By Kristina Prokop, CEO and Co-founder, Eyeota
Following its plans to phase out third-party cookies in Chrome by 2022, Google announced that it will not develop any alternative identifiers for tracking individual users for advertising purposes nor will the company use them in its products. This announcement further cements Google’s position to lead with a transparent and privacy-first approach to advertising within its Chrome ecosystem and products. It also reshapes the competitive landscape for data companies moving forward.
For the past year (and in some cases, much longer), a host of companies have been focused on developing what they’ve hoped would be embraced as the ultimate alternative to the third-party cookie. Many of those solutions have manifested as alternate persistent identifiers designed to help advertisers continue to connect with and personalize experiences for users across the digital landscape. But, as it turns out, many such identifiers might not work for advertisers programmatically buying ads using Google’s demand-side platform. Google’s announcement reiterates the fact that a single ID solution is not sustainable for the future and should prompt the industry to evaluate and test alternative methods of identification. Although there are many open questions about what methodologies will work in Google’s new world, and with what scale, it’s quite clear that strategies need to be built with data and identifier diversity in mind.
OK, so what does this mean for the advertising industry?
For Google, digital privacy appears to be the ultimate goal. The company’s Privacy Sandbox project for the creation of “a thriving web ecosystem that is respectful of users and private by default” provides a frame for its positioning, while its technology proposals for cohorts-based advertising, namely Turtledove and FLoC, are expected to accelerate from testing to real-life applications.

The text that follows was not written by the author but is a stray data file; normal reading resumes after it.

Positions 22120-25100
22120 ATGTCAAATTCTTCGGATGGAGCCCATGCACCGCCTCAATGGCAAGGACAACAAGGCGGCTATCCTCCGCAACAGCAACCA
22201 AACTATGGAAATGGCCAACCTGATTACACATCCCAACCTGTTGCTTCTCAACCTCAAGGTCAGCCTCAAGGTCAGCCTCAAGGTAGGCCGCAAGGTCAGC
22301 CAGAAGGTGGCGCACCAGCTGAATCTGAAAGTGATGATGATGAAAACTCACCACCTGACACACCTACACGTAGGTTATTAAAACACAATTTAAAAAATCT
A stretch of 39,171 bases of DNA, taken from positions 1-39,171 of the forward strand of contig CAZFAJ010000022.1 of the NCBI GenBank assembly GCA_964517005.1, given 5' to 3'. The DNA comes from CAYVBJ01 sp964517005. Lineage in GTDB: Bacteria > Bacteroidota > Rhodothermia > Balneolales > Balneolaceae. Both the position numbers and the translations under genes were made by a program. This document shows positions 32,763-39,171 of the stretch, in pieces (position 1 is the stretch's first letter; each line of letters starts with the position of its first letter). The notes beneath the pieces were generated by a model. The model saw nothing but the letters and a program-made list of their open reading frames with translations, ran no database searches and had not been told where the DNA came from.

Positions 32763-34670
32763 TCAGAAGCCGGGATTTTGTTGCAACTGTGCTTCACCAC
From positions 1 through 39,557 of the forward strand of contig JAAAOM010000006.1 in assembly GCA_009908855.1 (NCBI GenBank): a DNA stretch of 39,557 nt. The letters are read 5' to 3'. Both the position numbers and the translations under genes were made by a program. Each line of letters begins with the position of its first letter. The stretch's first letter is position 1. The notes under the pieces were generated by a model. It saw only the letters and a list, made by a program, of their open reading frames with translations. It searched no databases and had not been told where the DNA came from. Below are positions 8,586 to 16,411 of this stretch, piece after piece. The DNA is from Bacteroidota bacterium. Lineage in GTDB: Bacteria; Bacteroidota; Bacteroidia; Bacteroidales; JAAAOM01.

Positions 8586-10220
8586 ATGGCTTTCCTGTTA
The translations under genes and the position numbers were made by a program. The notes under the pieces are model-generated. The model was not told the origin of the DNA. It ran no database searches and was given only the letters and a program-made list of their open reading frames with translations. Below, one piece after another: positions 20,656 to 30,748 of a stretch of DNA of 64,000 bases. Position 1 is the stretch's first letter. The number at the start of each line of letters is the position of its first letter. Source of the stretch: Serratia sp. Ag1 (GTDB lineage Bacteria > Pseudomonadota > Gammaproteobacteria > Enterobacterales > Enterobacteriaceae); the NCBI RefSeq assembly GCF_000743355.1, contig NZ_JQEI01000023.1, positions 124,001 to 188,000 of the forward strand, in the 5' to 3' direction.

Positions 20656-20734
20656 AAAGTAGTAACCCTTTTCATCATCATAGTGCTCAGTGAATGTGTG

These shifts will ultimately favor companies with long-standing global approaches—the ones that have already adapted to stricter privacy policies in Europe and other international regions. Along with contextual targeting, first-party-data targeting is accepted within Google’s Privacy Sandbox. Thus, moving forward, brands and marketers will most likely look to replicate the consent and opt-in mechanics already in use by European publishers as they adopt their own privacy-led ad solutions and practices.
Furthermore, there is a real opportunity to build opt-in models that deliver a solution to engaging digital consumers in a meaningful way while providing transparency and choice, in exchange for the tools and benefits that they love.
The New Best Practices in Google’s New World
Going forward, publishers and advertisers will find it useful to view their partnerships and practices through the following lenses:
- Long-standing partners of Google that have direct connections with both DoubleClick for Publishers and DV360 will be some of the first players to activate audiences at scale using Google Chrome’s new methodologies.
- Companies must leverage and test a variety of data onboarding methodologies and stay nimble according to what is relevant for each market. For example, those leveraging data onboarding practices that are already based on cohort-level methodologies will have a leg up in Google’s new reality. The company’s announcement further validated that this already-established method has longevity within the world of privacy-first digital advertising.
- Ultimately, the drive toward consumer consent and value exchange should be viewed as a positive. There’s a real opportunity for companies to build on previous successful activations of privacy-safe consent-based audience solutions in Europe. Such solutions have the potential to evolve on a global scale through consumer-friendly and transparent tools.
Google’s path forward will favor global data solutions that have always operated under the premise of data interoperability that enables companies to onboard, transform and activate data in their platform of choice. Going forward, the industry will require an agnostic approach to identity that supports the ingestion of data based on any online ID or offline key, thereby ensuring companies have continued access to solutions regardless of the changes within our industry.